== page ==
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Dublin Supper Clubs

By Visit DublinDublin's Official Tourism SiteBIO
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Foodies rejoice – the supper clubs of Dublin city are making the most of local produce, expert knowledge and a newfound taste for an experience out of the ordinary.


Dublin Supper Clubs

An underground culinary club concept

Food fans who relish non-conventional dining set-ups will love the idea of the supper club. Embracing the New York model, Dubliners have adapted this exciting underground culinary club concept, using it as an opportunity to share locally-sourced Irish produce and expert knowledge with friends old and new. Here, we meet some of the Dublin folk currently hosting supper clubs around the city…

Supper clubs allow space for creative, experimental menus from their chefs. Katie Sanderson's Living Dinners specialises in raw food, which she came to after a culinary tour taking her from the Alps, to Kenya, to America. Sanderson is determined to change raw food's bad rap for bland taste – judging by her always maxed-out meals, whether held in warehouses, art studios or Georgian buildings, her experiment is working.

Open Door Supper Club's Aoife Ní Chocláin imported the Supper Clubs idea from New York, but sources her grub even closer to home. Co-opting her parents into supplying vegetables from their farm, she has also foraged for berries and fruit from the garden of a convent her friends live in (we'll forgive her for stealing from nuns as she’s keeping it local. Ní Chocláin also hits up the Temple Bar Food Market, the weekly shangri-la for all Dublin food lovers.

Spend an evening exploring the wonders of unique Irish cuisine with Bia Beatha. Each month, a special guest hosts the evening and invites diners to taste some of the best food Ireland has to offer, with incredible courses such as woodland mushroom consommé with herb straws and Atlantic seatrout, leek cream and samphire butter. All hosted events are scheduled in advance and tickets available for purchase on the Bia Beatha website. The evenings commence at 7:30pm in The United Arts Club on Fitzwilliam Street.

Champion

Perhaps the biggest champion of artisan food in Dublin is Kevin Powell, the spectacles behind the weekly News of the Curd club held in his city centre house. "At the end of the day I admire anyone willing to show Ireland for what it is: an island of amazing artisans," he says. Powell has branched out into hosting themed brunches, pun-based pop-ups and an explicitly-named hot-dog stand in one of Dublin’s top nightclubs, The Twisted Pepper, taking a commendable alternative route to a full-time cooking career.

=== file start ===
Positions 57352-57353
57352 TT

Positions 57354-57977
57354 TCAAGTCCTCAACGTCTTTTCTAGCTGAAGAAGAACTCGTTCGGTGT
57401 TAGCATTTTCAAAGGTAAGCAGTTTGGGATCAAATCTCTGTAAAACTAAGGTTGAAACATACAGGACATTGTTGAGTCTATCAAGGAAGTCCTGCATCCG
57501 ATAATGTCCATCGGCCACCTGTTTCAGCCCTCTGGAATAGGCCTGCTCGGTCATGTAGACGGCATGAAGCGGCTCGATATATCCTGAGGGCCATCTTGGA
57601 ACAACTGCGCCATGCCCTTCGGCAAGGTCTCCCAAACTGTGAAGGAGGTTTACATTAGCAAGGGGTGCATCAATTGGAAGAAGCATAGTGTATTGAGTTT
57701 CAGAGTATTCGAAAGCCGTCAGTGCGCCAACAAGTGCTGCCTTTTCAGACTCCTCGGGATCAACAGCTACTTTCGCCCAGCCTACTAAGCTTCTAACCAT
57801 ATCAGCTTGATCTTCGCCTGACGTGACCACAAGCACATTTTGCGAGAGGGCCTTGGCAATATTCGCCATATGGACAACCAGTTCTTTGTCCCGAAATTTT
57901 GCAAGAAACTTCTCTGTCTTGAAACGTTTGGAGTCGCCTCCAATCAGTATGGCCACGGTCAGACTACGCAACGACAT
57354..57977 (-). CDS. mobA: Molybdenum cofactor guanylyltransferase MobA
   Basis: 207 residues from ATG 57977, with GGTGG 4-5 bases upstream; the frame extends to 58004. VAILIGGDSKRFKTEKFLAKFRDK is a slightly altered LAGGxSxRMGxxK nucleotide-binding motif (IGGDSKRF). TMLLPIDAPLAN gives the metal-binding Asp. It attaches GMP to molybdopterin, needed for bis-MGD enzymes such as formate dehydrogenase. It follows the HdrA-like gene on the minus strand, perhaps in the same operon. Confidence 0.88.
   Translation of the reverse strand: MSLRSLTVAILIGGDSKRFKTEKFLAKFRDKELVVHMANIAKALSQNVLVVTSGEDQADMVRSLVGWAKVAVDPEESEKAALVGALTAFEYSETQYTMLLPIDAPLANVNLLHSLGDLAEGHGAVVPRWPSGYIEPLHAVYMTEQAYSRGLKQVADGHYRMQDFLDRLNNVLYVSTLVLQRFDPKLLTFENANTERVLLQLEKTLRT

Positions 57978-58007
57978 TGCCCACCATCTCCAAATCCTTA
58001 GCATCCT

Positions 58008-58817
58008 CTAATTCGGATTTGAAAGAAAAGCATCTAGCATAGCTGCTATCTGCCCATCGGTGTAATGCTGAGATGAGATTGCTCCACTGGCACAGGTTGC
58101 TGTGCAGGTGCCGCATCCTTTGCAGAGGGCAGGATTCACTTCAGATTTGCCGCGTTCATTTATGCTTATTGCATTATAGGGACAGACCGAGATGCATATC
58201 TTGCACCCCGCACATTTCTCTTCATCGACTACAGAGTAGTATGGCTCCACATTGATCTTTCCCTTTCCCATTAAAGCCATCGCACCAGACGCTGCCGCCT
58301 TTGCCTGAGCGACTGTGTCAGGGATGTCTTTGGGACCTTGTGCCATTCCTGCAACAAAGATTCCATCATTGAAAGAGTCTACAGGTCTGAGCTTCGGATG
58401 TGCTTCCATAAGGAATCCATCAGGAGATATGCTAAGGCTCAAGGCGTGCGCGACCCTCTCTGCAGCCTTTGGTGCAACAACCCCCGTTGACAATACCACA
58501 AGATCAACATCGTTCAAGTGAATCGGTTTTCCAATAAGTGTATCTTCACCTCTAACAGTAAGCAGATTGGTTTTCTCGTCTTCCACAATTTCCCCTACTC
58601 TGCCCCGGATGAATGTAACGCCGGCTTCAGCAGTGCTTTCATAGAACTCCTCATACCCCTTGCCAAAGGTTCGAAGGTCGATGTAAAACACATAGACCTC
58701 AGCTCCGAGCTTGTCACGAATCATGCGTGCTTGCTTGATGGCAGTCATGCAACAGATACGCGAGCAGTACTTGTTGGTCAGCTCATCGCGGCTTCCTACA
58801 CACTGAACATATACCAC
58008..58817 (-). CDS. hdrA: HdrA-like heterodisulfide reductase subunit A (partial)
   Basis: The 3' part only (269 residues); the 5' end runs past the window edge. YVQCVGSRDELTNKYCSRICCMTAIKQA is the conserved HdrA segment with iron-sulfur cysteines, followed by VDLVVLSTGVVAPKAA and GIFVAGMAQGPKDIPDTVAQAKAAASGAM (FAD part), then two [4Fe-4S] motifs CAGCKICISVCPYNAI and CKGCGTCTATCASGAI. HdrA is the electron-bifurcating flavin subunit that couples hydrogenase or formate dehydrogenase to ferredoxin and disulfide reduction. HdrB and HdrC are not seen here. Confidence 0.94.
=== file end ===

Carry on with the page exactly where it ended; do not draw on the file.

Of course, it's not all about the food. The beauty of supper clubs is the intimacy that stands in contrast to the little bubble you climb into when dining out in Dublin. Word-of-mouth keeps the clubs in business. Aoife Ní Chocláin notes that at her monthly get-together, "there are people there for the food experience, and others who are there just for something socially out of the ordinary.”

Dublin Supper Clubs
Dublin Supper Clubs

Foodies old and new

Supper clubs are a forum for foodies new and old, locals and visitors. Paula Sheridan, who runs a more clandestine club notes that "I had a holidaying Spanish couple to my first club, and now each time I throw one we have different friends of theirs stopping over."

Hours of foraging, the stress of cheffing and a big, dirty pile of dishes: what drives these enterprising cooks to spend their evenings in the company of strangers? Katie Sanderson sums it up best: "there's something rather magical about an evening that appears and disappears like it never really happened".

All of the supper clubs mentioned are delighted to welcome any guests. Take a look at their websites for dates, menus and bookings.

News of the Curd
Open Door
Hatch & Sons Supper Club
Hunt and Gather